5 Design for Manufacturability Mistakes to Avoid

Mary Kahler 1 Comment

One of the things we enjoy partnering with our customers on is finding ways to improve the design of their jobs in order to optimize the manufacture and assembly of those parts, or DFMA.

Not every contract manufacturer or fabricator will devote time to this process. Oftentimes, customers will simply get a “no-quote” with no explanation or have to deal with issues later on because the designs they’ve sent aren’t easily manufactured.

The supply chain upheaval of the past two years has emphasized the need for DFMA. In a world where material costs and availability are impacting the industry daily, it pays to re-look your prints to see if you are setting up your suppliers and yourself for success.

Here are the top five DFMA issues we uncover when reviewing designs from OEMs:

#1: The product dimensions necessitate a layout that does not fit easily into standard sheet metal sizes.

If you have any wiggle room on your finished product size, be sure to think about how the component parts will be cut. We reviewed one cabinet plan that called for a piece of steel to be cut at 48.5 inches before being formed. One of the standard sheet sizes for steel is 48x96 inches. That extra half an inch in the dimension is a limitation that may not be necessary. It seriously limited the number of ways the panels could be laid out on the sheet metal to be cut, creating more scrap… and therefore more expense.

Keep in mind that the current steel shortage has made the availability of certain sizes hit-or-miss. OEM design engineers should maintain an awareness of readily available metal sheet sizes and take them into consideration when designing prints to minimize lead times and material costs for your project.

#2: Choosing welded corners over formed corners on enclosures and cabinets.

We frequently see engineering plans for enclosures that require welded corners, when there is no reason the corner couldn’t be bent instead. Forming an angle on a press brake takes far less time and is a more efficient process to achieve the same result. Think about it: if you were making a paper airplane, would you cut each plane out of the paper and then tape them together, or would you just fold it? In general, we recommend engineering your project to favor forming vs. welding wherever it is practical.

#3: Using one blanket tolerance for the entire project.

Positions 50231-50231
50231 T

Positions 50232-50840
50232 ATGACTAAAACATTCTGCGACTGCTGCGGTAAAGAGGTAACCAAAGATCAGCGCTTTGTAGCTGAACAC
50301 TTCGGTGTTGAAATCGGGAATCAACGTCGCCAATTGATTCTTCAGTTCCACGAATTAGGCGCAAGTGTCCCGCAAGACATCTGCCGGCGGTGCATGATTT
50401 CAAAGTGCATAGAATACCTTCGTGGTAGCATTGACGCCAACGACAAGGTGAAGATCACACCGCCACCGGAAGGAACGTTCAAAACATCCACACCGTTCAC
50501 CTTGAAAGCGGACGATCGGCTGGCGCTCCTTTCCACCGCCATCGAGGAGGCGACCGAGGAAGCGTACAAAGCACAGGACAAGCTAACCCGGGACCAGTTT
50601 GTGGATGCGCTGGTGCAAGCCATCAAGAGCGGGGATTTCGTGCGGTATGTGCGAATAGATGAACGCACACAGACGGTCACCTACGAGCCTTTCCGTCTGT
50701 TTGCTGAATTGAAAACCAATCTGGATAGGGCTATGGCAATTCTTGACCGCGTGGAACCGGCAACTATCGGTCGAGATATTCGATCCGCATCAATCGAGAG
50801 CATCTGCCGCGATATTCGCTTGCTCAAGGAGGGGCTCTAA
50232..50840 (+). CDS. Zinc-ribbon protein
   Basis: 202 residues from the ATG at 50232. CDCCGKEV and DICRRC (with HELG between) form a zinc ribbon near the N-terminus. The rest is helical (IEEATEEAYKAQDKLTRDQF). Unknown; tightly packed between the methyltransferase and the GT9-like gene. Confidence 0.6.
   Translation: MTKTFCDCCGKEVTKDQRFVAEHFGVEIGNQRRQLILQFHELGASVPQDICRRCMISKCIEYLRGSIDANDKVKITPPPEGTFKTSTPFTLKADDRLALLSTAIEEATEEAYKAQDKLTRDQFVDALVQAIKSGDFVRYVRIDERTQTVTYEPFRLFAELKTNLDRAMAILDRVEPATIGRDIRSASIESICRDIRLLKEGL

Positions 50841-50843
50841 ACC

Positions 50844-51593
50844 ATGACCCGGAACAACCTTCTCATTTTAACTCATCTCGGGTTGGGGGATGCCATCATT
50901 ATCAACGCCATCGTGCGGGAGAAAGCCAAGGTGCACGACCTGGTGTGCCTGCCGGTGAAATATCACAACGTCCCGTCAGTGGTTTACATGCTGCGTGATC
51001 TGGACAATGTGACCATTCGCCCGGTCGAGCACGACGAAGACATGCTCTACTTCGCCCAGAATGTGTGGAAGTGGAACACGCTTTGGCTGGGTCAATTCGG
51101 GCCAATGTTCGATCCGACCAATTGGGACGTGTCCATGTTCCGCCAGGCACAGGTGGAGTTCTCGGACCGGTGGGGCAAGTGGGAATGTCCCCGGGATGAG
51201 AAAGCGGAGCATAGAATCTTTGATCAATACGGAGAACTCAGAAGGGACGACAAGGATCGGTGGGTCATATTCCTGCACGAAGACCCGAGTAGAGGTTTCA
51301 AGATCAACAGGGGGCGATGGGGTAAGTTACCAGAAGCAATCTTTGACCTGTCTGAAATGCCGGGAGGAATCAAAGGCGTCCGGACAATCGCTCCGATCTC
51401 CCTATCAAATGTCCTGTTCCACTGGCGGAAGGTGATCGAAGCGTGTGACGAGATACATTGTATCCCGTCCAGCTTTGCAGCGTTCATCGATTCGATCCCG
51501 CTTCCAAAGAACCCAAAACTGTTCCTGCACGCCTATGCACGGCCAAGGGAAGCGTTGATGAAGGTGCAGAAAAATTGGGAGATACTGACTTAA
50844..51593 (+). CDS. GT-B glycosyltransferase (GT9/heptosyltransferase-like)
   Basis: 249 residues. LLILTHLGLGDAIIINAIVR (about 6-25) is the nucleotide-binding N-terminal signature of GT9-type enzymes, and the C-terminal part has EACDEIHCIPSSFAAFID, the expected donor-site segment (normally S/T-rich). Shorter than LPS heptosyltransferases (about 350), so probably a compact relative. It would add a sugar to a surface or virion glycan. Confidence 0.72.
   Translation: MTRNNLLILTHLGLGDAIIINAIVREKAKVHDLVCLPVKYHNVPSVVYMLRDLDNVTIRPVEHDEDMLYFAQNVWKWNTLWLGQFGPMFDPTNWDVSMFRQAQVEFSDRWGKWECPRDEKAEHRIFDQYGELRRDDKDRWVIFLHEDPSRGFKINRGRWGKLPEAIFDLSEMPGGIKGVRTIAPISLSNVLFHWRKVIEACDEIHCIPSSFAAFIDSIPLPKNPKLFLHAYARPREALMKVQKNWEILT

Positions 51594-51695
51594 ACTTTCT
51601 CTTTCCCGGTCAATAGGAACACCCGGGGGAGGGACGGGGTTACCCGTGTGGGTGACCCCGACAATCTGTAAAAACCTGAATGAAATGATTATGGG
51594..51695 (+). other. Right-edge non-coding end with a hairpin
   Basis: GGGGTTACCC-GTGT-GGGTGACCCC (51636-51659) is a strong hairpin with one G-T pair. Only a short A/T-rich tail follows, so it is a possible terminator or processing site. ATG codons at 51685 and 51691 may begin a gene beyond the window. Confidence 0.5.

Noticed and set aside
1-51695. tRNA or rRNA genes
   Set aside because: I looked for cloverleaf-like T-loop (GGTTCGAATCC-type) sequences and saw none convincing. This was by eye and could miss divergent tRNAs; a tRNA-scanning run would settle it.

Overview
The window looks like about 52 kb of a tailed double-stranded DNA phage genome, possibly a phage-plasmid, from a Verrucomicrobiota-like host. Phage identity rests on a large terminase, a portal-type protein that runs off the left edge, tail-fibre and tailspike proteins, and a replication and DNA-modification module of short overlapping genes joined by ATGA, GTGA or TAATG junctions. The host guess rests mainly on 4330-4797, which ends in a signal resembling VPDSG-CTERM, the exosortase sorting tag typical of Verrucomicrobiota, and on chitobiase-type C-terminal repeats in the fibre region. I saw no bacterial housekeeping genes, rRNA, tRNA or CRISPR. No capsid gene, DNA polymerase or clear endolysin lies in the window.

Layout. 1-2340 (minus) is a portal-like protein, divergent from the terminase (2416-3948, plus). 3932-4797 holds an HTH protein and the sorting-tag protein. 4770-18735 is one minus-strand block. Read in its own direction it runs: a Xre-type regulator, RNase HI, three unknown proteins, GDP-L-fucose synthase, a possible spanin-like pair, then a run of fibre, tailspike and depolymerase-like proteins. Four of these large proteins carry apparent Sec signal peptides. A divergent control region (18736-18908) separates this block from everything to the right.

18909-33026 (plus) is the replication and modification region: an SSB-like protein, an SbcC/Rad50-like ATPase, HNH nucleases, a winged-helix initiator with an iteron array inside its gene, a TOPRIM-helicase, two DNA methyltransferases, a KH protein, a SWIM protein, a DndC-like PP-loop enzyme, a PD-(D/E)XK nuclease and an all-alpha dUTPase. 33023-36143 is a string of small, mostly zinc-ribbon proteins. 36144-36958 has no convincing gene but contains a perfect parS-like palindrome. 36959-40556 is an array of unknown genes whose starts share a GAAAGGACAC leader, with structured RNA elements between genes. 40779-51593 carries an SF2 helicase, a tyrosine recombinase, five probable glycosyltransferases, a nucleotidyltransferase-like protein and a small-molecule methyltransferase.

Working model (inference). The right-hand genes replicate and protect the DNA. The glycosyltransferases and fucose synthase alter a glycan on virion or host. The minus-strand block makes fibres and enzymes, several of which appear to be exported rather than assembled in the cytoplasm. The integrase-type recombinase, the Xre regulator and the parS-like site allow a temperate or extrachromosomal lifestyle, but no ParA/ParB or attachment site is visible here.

When OEM engineers send a design out for quote using a blanket tolerance, it creates confusion… and it could actually hinder quality management of the project in the long run! Usually, that blanket tolerance will be unrealistic or even impossible for all the processes and sizes being used on your project. This encourages two reactions from contract manufacturers:

1) to no-quote your project, which ultimately limits the number of competitive quotes you receive or…
2) to build the project at estimated tolerances they believe you will accept rather than building to the stated blanket tolerance. 

Neither of these is an ideal option. Using size and process-based tolerancing like the JIS (Japanese Industrial Standard) communicates to the contract manufacturer industry-manageable tolerances based on the process being used to manufacture the product.

#4: Using gauges of steel that are not readily available.

If an OEM is moving production of a project from overseas to domestic manufacturing, there may be relics in the drawings that cause confusion. We often see this with the gauge of steel used. For example, 13 gauge steel is not very common in the US. If the design allows for it, going up to 14 or down to 12 gauge can make your project more cost-effective and less likely to be delayed because of steel availability.

#5: Not taking advantage of the engineering expertise available.

Our engineering team at HUI is always willing to collaborate with our counterparts at the OEMs we support to find solutions to reduce costs, ensure quality, and shorten lead times. We maintain peer-to-peer lines of communication to streamline changes and communicate effectively. Chances are, your contract manufacturing engineering team has in-depth knowledge and understanding of the most efficient way to get your project built to the quality you need. Reach out – we’re here to help!


Photo by Kind and Curious on Unsplash

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